Come November, give it your best shot! I wish you the best of luck.

20 Myths about Applying to Haas

There is always a set of assumptions that seem to be pervasive in every applicant’s mind when considering what Haas does and does not accept. Let me tell you something: there’s no set formula. There is no magical amount of internships you need to do, no set GPA, no amount of connections in your non-existent network; nor is there any key position you need to obtain in some business club. There is no perfect candidate. It’s an arbitrary process. In fact, there is literally no key to getting into Haas. Here are some myths, debunked, when you’re thinking about applying to Haas as an undergraduate.

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The Key to Get Into Haas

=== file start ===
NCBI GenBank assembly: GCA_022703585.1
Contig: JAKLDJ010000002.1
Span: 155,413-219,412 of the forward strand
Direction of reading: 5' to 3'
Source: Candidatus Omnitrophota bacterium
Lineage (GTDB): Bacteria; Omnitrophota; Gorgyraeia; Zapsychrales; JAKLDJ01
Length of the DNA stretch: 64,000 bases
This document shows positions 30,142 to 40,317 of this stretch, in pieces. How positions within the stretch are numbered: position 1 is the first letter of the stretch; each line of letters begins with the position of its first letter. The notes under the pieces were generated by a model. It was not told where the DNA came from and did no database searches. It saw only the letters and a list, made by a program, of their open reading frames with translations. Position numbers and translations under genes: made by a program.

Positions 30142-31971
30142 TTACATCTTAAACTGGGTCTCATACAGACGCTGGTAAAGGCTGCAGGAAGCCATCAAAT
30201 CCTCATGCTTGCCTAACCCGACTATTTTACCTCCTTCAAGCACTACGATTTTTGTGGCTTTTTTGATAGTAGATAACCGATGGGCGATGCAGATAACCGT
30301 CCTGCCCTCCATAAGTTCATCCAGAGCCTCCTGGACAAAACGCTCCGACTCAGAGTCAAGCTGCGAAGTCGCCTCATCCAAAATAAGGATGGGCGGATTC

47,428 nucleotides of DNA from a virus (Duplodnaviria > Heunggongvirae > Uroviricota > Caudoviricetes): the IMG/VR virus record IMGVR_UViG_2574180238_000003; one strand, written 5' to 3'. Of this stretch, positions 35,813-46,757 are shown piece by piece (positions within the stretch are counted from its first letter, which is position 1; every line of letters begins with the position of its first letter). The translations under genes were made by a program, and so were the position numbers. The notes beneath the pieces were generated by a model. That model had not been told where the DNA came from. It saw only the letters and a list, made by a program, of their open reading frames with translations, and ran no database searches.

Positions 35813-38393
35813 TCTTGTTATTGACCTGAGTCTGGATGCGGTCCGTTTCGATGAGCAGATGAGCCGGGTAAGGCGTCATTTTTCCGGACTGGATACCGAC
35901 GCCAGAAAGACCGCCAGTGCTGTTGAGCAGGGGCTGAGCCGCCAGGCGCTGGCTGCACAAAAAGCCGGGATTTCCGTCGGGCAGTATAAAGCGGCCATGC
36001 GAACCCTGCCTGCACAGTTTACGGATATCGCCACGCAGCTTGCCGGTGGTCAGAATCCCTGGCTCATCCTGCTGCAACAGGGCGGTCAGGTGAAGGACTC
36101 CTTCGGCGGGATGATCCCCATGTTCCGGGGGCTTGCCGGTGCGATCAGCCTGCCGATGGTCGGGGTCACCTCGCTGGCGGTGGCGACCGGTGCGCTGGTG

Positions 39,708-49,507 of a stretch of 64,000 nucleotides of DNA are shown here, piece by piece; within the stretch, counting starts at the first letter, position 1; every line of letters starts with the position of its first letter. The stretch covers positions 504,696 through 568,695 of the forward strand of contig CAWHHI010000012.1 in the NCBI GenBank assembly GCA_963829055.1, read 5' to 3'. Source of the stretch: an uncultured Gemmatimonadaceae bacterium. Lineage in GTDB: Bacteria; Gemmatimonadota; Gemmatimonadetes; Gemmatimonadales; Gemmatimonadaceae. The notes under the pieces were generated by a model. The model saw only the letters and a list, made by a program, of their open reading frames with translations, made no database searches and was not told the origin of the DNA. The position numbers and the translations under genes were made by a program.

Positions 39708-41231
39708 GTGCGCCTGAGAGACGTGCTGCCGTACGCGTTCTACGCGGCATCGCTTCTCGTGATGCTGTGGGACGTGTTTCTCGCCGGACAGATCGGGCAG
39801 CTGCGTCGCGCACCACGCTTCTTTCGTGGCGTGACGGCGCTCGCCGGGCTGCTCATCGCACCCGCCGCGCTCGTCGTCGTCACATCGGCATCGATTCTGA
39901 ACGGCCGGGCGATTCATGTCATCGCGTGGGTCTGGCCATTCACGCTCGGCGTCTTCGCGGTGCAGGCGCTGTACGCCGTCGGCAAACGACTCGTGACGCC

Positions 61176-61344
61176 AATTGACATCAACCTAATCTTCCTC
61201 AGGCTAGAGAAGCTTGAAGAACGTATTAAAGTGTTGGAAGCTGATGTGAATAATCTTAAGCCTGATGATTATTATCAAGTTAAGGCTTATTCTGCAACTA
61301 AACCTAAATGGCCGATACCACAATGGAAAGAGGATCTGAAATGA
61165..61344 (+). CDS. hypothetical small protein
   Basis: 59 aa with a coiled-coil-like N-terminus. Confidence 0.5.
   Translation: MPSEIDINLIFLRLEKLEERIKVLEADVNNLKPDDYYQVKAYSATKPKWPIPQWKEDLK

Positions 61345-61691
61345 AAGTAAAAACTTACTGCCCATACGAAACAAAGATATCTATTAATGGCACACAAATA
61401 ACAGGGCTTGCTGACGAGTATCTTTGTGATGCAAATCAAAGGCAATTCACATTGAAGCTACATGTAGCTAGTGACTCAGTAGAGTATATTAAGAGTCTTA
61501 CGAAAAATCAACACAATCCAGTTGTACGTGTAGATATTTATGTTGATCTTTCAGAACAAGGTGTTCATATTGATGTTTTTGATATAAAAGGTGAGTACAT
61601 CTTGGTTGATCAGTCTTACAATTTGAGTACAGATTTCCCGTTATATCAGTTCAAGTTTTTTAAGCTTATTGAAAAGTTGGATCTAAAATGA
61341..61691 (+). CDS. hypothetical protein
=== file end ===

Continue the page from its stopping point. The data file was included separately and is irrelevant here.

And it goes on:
This article will tell you the key to get into Haas. Well guess what. There’s no key. No magical formula, no perfect applicant. Nothing. Sorry to disappoint you.

In the Haas admissions criteria, it states that successful candidates exhibit:

  • Academic achievement and promise (including grades, course load, consistency of academic performance, and performance in key prerequisites, such as principles of business, math, economics, and statistics)
  • Accomplishments in extracurricular activities
  • Personal attributes and life experience suggesting leadership, maturity, ethical character, teamwork, and goal orientation
  • Communication and analytical skills, as demonstrated by responses to the essay questions
  • Interest in being an active member of the Haas community

In addition,

[…] the goal of the admissions review process is not only to evaluate an applicant’s ability to handle the academic rigor, but also to identify those who demonstrate a solid fit with our program. The Haas Undergraduate Program has a distinct culture and we seek applicants who represent the School’s Four Defining Principles: Question the Status Quo, Confidence without Attitude, Students Always, and Beyond Yourself. 

That’s easy, right? At least Haas gives you what they’re looking for.